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Simulated nuclear collisions

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Introduction

Ponmuhil Ravichandran

Physics lab

Simulated nuclear collisions

Aim:

  1. To simulate the relationship between the kinetic energy of a nuclear particle and it’s stopping distance in a detection device.
  2. To show that energy momentum are conserved in nuclear collisions.

Theory: Given in the lab sheet

Equipment: Given in the lab sheet

Procedure: Given in the lab sheet

Data collection:

Part1: Energy measurements

The stopping distances for each of the different trials, released at heights are recorded below:

Trial1: release height- 49.4cm ±0.1cm

Coin

Stopping distances/cm ± 0.1cm

1

84.1

88.4

86.4

2

71.7

78.4

82.0

Trial2: release height- 26.5cm ±0.1cm

Coin

Stopping distances/cm ± 0.1cm

1

44.8

47.1

46.5

2

37.0

38.0

42.5

Trial3: release height- 37.8cm ±0.1cm

Coin

Stopping distances/cm ± 0.1cm

1

52.4

54.9

56.5

2

47.6

52.9

53.0

Part2: One-dimensional collisions

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Middle

1

49.4

33.0

36.3

42.9

2

26.5

17.4

21.2

22.8

3

37.8

26.8

32.6

37.6

Observation: When the incident coin hit the target coin, the incident coin almost stopped immediately upon impact, while the target coin moved a distance, as recorded above.

Part3: Two-dimensional collisions

The distances traveled by the incident and the target nickels for each of the different trials, released at different heights are recorded below:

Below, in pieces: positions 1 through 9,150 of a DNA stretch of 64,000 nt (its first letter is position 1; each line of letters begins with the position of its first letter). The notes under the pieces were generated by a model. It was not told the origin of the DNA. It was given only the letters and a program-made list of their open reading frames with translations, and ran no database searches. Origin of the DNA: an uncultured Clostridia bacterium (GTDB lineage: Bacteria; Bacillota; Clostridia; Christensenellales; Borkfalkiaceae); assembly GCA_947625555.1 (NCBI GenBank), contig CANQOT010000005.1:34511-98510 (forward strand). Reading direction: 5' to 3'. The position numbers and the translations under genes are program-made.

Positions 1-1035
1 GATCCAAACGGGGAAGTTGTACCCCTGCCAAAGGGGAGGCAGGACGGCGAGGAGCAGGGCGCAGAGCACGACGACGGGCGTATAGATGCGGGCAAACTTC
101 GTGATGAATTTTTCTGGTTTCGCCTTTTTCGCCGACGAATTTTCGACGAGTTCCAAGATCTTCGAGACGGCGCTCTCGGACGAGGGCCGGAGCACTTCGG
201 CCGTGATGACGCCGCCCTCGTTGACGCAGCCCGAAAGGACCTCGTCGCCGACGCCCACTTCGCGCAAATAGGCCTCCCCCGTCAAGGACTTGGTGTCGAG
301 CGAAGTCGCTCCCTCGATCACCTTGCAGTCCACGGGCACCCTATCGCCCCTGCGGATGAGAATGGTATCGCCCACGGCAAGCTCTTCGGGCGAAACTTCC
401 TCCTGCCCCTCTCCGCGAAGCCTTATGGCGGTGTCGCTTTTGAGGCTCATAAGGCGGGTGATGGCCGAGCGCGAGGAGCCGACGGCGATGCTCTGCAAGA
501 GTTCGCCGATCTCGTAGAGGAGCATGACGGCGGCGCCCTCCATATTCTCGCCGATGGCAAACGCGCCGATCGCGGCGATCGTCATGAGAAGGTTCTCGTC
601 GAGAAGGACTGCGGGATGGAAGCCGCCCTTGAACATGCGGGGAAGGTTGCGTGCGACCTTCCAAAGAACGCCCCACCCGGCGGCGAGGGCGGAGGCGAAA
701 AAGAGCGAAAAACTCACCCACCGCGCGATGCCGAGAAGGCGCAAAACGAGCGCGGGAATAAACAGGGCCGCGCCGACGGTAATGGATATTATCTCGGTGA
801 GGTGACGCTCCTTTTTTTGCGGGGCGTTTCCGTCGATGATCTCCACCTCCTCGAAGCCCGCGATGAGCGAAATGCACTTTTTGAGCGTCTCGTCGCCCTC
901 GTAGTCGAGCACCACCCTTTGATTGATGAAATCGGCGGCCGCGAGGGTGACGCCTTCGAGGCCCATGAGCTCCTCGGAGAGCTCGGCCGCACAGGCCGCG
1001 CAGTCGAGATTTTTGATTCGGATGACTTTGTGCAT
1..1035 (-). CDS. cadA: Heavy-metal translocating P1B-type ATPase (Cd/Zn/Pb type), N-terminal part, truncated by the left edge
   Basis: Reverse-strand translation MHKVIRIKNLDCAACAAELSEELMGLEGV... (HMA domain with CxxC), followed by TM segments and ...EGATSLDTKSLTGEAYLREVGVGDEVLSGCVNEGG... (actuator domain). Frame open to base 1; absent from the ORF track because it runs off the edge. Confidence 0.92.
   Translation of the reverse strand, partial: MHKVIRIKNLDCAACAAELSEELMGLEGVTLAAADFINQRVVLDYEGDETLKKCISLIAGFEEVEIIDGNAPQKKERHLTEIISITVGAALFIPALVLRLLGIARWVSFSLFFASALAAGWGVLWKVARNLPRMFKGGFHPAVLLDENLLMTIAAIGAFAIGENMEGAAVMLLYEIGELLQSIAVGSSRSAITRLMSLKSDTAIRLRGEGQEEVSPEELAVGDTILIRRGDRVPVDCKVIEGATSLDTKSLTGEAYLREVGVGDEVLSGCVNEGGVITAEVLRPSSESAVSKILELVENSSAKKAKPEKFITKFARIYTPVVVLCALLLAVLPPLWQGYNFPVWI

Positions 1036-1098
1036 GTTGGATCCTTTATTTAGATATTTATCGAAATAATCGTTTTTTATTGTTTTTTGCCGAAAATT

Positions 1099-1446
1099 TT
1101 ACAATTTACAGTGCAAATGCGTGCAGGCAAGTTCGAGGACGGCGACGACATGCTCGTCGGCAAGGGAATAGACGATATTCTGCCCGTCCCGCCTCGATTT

Trial

Release height/cm ±0.1cm

Distance traveled by the incident nickel/cm ± 0.1cm

Distance traveled by the target nickel/cm ± 0.1cm

1

49.4

30.5

19.4

2

26.5

8.2

17.4

3

37.8

4.0

32.6

Data processing and presentation:

In Part1 and Part2, where three

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Conclusion

If the kinetic energy is directly proportional to the height of the falling object, then this also implies that the higher the kinetic energy, the higher will be the stopping distances. Therefore, a relationship between kinetic energy and stopping distances has been obtained through the experiment.

Overall, the experiment was carried out completely without any major errors. In future, the experiment could be improved by taking more care in being accurate, when releasing the coins.

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This student written piece of work is one of many that can be found in our GCSE Height and Weight of Pupils and other Mayfield High School investigations section.

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